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Jul 4, 2014 09:31 PM

Where to find fish broth (no mix of chicken or pork) miso ramen?

Dear chowshounds, I have been dealing with my craving with the Yamachan fish miso ramen i found in Surise Mart. But wondering where in the city can i find a bowl of freshly made fish based miso ramen that tastes decent? Or I better stick with Yamachan? Thanks

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  1. As I recall, the only fish listed in the ingredients are bonito & dried anchovy. It's a pretty standard miso-dashi, I think. Of course saying that, I can't think of one in town off the top of my head aside from a place in Williamsburg - Suzuke or something? But there must be a few others.

    1. I think I saw it at Hino- maru in Midtown east. It's on 53rd.

      1 Reply
      1. re: Monica

        Thanks. Is there ramen good? Never been there.

          1. re: nomadmanhattan

            Well, this sounds bad (see attached Facebook post). Hope he gets better soon.

            I assume the future venue he refers to is Tokyo Tapas Cafe on Cornelia ...

            1. re: squid kun

              Thanks for sharing the news, squid. It is, however, a bad news :( so sorry to hear that, though I never been to Kuboya. Now I feel obliged to show some moral support when Kubo san gets well.

              About Tokyo Tapas Cafe. it seems new - never heard about them before. Looks like they are serving izakaya foods.

        1. Maybe also check out Ramen Misoya - they only make miso ramens, probably most with a dashi base but some might be pork base (you'd have to ask)

          One of the best miso-dashi I've had in town wasn't ramen but the seafood toban yaki at Morimoto. A little pricier than the average ramen bowl, though...

          The Williamsburg place was "Suzume" - was off by one letter.

          5 Replies
          1. re: sgordon

            Misoya's ramen is almost certainly based on a thick heavy pork broth.

            1. re: Humbucker

              Yes, but they have a vegetarian ramen if you ask for it. It's good.

              1. re: michaelffff

                Their vegetarian ramen is really good! The OP could just add a side of bonito flakes into it.....

            2. re: sgordon

              Would you know if Suzume's salmon ramen is definitely no meat, just seafood?

              1. re: villainx

                It says "miso dashi" on the menu, so I assume it's not a pork or chicken base. Especially since on some other soups they offer the option of pork OR miso dashi broth.

            3. Hey guys/gals, thank you all for the input. Just to be more specific about what I am looking for, here is an example, Kaijin in Tokyo, which I was lucky to visit once upon a time.

              The broth is def shio asari. But I don't mind if it is mixed in with miso, as long as not made up of chicken stock or pork or beef.


              27 Replies
              1. re: nomadmanhattan

                Are you sure Kaijin has no chicken/pork/beef in the broth? I went there with that assumption, but um ... I think it is a blend. The broth was very delicate, but never got confirmation one way or another. Another thing, watch out for that awning on the landing area, that thing is delicate too if you lean on it!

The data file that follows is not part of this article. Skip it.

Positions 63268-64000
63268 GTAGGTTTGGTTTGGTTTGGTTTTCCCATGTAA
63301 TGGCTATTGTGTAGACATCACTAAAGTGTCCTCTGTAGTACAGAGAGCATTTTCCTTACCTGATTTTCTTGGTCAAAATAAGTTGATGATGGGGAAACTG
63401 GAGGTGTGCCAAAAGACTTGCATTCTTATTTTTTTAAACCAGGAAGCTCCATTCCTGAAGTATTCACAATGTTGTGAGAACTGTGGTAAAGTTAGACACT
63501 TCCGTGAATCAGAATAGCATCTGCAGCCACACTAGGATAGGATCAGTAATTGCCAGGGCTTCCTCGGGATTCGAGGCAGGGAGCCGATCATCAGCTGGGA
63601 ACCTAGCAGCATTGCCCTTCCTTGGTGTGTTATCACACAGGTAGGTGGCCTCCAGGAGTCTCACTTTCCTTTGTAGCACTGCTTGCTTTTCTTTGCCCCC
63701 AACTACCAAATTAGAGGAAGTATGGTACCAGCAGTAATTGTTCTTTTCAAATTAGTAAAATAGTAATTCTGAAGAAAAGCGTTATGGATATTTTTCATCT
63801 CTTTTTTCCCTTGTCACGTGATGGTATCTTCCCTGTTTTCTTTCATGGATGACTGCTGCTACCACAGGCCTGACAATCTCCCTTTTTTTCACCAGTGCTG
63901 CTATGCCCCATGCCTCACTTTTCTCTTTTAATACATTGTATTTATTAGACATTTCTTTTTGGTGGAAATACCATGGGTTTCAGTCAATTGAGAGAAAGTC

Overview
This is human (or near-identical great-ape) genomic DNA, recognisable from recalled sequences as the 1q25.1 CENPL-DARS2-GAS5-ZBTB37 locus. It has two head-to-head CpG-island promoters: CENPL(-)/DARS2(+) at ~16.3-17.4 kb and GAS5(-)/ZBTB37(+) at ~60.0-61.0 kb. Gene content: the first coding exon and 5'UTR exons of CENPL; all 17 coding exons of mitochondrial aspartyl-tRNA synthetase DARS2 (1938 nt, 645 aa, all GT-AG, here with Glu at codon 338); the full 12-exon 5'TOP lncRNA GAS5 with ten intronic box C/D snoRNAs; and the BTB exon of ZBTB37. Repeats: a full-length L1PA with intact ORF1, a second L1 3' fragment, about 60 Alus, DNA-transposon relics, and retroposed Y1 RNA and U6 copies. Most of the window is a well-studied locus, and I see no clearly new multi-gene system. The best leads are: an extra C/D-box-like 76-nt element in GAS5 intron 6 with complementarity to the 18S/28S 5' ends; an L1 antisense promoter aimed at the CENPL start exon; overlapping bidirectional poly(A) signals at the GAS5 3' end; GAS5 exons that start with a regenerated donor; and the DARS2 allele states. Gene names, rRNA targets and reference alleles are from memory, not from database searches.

Ivan Plus (in Tokyo) had a couple of straight up fish broth ramen though. Hope he follows through with something similar in NY.

                Haha, I thought talking about Suzume was already off borough already.

                1. re: villainx

                  Frankly, the only thing I can only trust my nose and taste bud that the broth at Kaijin was indeed seafood only - so light, clean tasting couldn't be a blend of pork or even chicken.

                  Speaking of Suzume, I look at the menu and saw "taco"...I am not sure if I would go a fusion place for ramen :/ the menu seems so americanized to me.

                  1. re: nomadmanhattan

                    That broth at Kaijin looks completely different than the Yamachan. Kaijin's appears to be a fresh seasonal fish stock with no bonito or dried seafood, whereas Yamachan's is everything that Kaijin's isn't. Other than not containing pork or chicken, not seeing the similarity. I don't know of anyone in town making a fresh fish stock ramen, but it would be a nice option.

                    But if the point is simply to avoid pork/chicken broths (as opposed to *specifically* looking for fish) there are tons of vegetarian ramens around town.

                    As to Suzume: the broth will be, to you, either a.) tasty or b.) not. And there is no way to know if it will be a or b unless you try it. The presence of something called "taco" on the menu would appear to have no bearing on the result of such an experiment, unless you are planning on dipping the taco into your ramen broth.

                    For that matter, miso ramen isn't terribly traditional, it's a comparatively recent creation. And lots of Japanese ramen places "Americanize" their broths by emulsifying butter into them already.

                    Heck, ramen itself is inherently a fusion dish - it isn't even Japanese to begin with but a "Japanized" version of Chinese lamien.

                    1. re: sgordon

                      Adding butter, and miso for that matter, comes by way of Hokkaido, Japan....Don't know why Suzume calls their dish "miso dashi". Doesn't really make sense.

                      Ramen Yebisu in Wburg, which claims to be Sapporo style, makes a seafood broth miso ramen. Need to specify no pork topping and perhaps confirm they don't use meat in the stock.

                      1. re: Silverjay

                        "Don't know why Suzume calls their dish miso dashi"

                        Probably because it's made with a miso dashi broth? What doesn't make sense?

                        1. re: sgordon

                          Dashi is a stock. Some shops specify their dashi type - i.e. konbu, katsuo, niboshi, etc.

                          1. re: sgordon

                            Wouldn't miso dashi just be miso soup? My recipe for miso soup is make dashi then blend in miso. I wouldn't then throw ramen noodles in and call it miso ramen.

                            1. re: Bkeats

                              Tonkotsu would just be pork soup. And you'd throw ramen noodles in that and call it tonkotsu ramen.

                              1. re: sgordon